Without ever playing a game for the Broncos, he was traded to the New Orleans Saints during the 1988 preseason, where he played in just three games before his knee blew out on him again. He was forced to retire from the NFL.
RB Maurice Clarett: 3rd Round, 101st Overall in 2005 NFL Draft
Though Maurice Clarett is the only non-first-round draft selection on this list, he is the worst selection of all of them.
Clarett was a national sensation in his lone season at Ohio State in 2002. Clarett led the team to a BCS national championship title, and established a school freshman record in rushing yards. Unfortunately for Clarett, everything went downhill from that point on.
By the time the Broncos selected Clarett in the 2005 NFL draft, he had gone two-and-a-half years without playing football. Not only did the Broncos select him higher than expected, they selected him at the end of the first day of the draft with the 101st overall selection in the third round.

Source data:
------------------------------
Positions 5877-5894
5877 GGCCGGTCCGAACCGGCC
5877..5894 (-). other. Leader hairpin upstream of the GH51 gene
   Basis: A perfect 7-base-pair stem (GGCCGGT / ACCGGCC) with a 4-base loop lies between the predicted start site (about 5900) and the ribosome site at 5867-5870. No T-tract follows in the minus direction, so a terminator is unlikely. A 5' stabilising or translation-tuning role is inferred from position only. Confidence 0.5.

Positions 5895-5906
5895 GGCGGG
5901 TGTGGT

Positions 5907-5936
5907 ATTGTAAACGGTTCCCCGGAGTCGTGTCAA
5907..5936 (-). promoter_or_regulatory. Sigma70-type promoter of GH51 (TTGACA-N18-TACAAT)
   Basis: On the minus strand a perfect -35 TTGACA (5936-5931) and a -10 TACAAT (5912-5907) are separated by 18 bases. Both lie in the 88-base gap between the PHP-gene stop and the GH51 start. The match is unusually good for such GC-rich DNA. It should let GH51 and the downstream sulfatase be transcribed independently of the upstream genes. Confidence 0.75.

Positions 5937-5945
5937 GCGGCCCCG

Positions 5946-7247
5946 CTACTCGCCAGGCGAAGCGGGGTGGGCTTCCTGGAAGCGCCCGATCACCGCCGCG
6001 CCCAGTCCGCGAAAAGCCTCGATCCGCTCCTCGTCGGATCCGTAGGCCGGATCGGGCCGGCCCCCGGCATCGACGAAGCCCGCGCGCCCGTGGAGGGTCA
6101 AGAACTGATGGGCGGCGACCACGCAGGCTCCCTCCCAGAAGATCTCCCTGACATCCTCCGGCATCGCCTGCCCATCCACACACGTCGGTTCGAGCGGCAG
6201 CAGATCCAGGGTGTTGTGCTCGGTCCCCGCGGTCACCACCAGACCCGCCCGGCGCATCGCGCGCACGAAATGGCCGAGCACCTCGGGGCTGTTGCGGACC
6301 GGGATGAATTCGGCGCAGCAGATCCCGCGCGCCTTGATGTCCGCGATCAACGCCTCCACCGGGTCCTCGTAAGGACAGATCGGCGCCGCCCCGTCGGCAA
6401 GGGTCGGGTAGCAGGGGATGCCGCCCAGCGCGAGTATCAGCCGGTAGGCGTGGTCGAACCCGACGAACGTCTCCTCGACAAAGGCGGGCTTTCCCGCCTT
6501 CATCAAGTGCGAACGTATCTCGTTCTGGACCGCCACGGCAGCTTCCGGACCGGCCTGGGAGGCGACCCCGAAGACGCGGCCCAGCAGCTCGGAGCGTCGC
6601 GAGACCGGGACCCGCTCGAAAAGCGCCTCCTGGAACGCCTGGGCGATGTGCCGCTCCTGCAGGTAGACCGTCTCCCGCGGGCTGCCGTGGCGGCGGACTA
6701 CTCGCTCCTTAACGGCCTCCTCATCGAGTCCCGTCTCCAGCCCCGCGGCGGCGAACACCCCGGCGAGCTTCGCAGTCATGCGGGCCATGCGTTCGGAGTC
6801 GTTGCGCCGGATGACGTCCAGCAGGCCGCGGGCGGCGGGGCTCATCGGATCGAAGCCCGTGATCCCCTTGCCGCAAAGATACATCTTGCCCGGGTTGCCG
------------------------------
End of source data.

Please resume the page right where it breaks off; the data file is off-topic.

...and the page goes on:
This selection is the worst mistake in Broncos history for a number of reasons. Clarett was a skilled player at one point in time, but due to a lengthy period without playing football and pure laziness, he wasn't close to being an NFL talent in 2005.
Mike Shanahan's arrogance was another factor. Granted, Shanahan has been known for his ability to develop running backs. He had a number of 1,000-yard rushers during his head coaching tenure in Denver, including Terrell Davis, Olandis Gary, Mike Anderson, Clinton Portis and Reuben Droughns. Such a track record of success may have convinced Shanahan that he could make anybody—including a player as troubled as Clarett—a star running back in his offensive system.
He couldn't have been more wrong.
The Broncos released Clarett on August 28, 2005, without Clarett even playing a down in a preseason game. He never appeared in an NFL game.